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Vibratome built for the Auto Slicer Imager Rig (MouseLight 2)
About the innovation
Visualization of the axonal structures of individual neurons is critical to understand how neural signals are organized and communicated in the brain. Janelia researchers developed an imaging system for whole-brain, high-resolution fluorescence imaging and show that it can be used to trace individual axonal fibers and fine axon collaterals across the brain. These can map the long-distance projections of single neurons.
The technology offered here is a platform for high-resolution, three-dimensional fluorescence imaging of complete tissue volumes. They enable visualization and reconstruction of long-range axonal arbors. It uses a high-speed two-photon microscope with a tissue vibratome made from a modified Leica Vibratome and a suite of computational tools for large-scale image data.
The related publication (https://elifesciences.org/articles/10566) shows the power of this approach by reconstructing the axonal arbors of multiple neurons in the motor cortex across a single mouse brain.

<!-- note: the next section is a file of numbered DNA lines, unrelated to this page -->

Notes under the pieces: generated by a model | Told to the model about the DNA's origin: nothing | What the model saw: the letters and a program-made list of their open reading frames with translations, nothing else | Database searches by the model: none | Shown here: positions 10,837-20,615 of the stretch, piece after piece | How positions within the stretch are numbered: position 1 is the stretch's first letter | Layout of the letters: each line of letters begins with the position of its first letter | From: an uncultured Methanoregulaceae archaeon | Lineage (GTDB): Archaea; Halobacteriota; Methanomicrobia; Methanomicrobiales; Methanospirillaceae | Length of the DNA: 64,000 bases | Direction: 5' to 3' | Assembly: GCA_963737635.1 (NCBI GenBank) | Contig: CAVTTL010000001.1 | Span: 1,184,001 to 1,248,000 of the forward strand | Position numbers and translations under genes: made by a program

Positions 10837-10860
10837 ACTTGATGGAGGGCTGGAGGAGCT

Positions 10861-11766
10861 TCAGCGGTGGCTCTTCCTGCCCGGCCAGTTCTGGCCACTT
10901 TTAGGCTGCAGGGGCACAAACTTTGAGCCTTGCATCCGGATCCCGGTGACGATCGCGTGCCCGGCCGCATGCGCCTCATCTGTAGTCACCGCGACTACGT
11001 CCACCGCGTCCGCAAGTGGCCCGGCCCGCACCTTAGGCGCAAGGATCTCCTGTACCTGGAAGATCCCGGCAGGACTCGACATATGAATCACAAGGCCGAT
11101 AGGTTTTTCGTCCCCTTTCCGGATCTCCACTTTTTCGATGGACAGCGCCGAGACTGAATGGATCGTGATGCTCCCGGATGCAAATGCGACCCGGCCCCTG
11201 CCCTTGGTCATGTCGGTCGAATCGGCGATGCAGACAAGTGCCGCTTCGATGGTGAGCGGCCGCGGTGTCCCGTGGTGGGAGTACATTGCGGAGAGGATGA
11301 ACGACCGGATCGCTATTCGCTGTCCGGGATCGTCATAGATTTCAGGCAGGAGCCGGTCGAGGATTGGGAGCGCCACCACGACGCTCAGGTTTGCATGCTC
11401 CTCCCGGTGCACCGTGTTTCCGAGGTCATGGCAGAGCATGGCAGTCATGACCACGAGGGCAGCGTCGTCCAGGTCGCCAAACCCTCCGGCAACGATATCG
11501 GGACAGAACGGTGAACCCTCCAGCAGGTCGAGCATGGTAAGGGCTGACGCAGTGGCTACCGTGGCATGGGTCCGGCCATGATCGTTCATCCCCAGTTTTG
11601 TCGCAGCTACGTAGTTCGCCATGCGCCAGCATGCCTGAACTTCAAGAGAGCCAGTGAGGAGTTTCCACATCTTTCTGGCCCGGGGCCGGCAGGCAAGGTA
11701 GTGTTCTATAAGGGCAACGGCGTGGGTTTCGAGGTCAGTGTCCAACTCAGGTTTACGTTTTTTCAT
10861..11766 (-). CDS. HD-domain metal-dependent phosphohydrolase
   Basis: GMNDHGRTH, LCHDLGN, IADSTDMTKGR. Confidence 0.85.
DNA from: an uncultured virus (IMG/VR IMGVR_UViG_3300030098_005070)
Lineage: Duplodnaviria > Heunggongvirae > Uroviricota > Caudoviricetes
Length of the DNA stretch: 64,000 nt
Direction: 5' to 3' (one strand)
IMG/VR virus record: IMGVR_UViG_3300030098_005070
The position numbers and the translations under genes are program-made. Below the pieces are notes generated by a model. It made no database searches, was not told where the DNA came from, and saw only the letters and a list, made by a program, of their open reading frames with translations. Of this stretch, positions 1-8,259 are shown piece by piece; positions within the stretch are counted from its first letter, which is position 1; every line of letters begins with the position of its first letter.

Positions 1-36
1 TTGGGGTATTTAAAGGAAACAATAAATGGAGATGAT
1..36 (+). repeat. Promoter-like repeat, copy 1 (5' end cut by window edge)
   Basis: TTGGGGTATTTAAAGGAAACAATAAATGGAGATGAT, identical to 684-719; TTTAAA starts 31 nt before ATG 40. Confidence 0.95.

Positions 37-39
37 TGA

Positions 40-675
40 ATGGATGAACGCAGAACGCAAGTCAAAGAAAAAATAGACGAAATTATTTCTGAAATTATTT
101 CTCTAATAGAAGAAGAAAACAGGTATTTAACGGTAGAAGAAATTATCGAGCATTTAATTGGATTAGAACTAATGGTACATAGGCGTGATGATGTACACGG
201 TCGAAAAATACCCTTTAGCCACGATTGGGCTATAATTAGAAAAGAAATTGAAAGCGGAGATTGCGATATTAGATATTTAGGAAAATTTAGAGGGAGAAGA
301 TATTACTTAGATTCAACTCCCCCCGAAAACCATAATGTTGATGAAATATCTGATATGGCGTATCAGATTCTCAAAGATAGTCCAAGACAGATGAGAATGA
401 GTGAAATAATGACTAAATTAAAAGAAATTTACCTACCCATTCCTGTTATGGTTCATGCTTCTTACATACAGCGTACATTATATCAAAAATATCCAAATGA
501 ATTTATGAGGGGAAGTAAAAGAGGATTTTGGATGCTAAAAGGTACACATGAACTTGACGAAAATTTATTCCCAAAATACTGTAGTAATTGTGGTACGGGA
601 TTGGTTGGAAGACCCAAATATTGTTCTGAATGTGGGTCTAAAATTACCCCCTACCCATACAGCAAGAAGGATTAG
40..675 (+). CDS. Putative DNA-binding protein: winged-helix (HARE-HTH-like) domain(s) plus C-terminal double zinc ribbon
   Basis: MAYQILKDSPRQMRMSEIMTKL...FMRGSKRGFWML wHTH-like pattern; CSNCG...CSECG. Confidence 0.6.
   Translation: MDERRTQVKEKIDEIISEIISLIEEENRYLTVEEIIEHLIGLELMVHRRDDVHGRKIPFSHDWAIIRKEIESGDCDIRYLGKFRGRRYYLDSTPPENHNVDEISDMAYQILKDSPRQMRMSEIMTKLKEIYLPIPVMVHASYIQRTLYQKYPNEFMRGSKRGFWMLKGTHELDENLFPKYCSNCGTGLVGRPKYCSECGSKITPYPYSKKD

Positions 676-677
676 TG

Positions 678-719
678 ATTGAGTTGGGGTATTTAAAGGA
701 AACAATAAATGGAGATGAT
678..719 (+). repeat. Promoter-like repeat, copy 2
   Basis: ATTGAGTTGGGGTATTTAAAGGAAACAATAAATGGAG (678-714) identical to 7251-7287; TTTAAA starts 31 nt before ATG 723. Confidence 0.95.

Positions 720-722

The system is fully automated and made with commercially-available hardware which includes a mounting block for the vibratome, other custom parts, and custom control software. It works by imaging a layer of tissue near the exposed surface of a sample then cutting off a slice of that imaged volume of tissue. The steps repeat until the entire sample has been imaged; this takes about a week for a whole mouse brain and produces about 30 terabytes of images.
Linked here are a compilation/CAD drawings of custom parts needed to mount a modified Leica 1200 vibratome on a 2-photon microscope that does automated continuous volumetric imaging of an entire mouse brain.
The designs and software are available for free for non-profit research via the link at the upper right.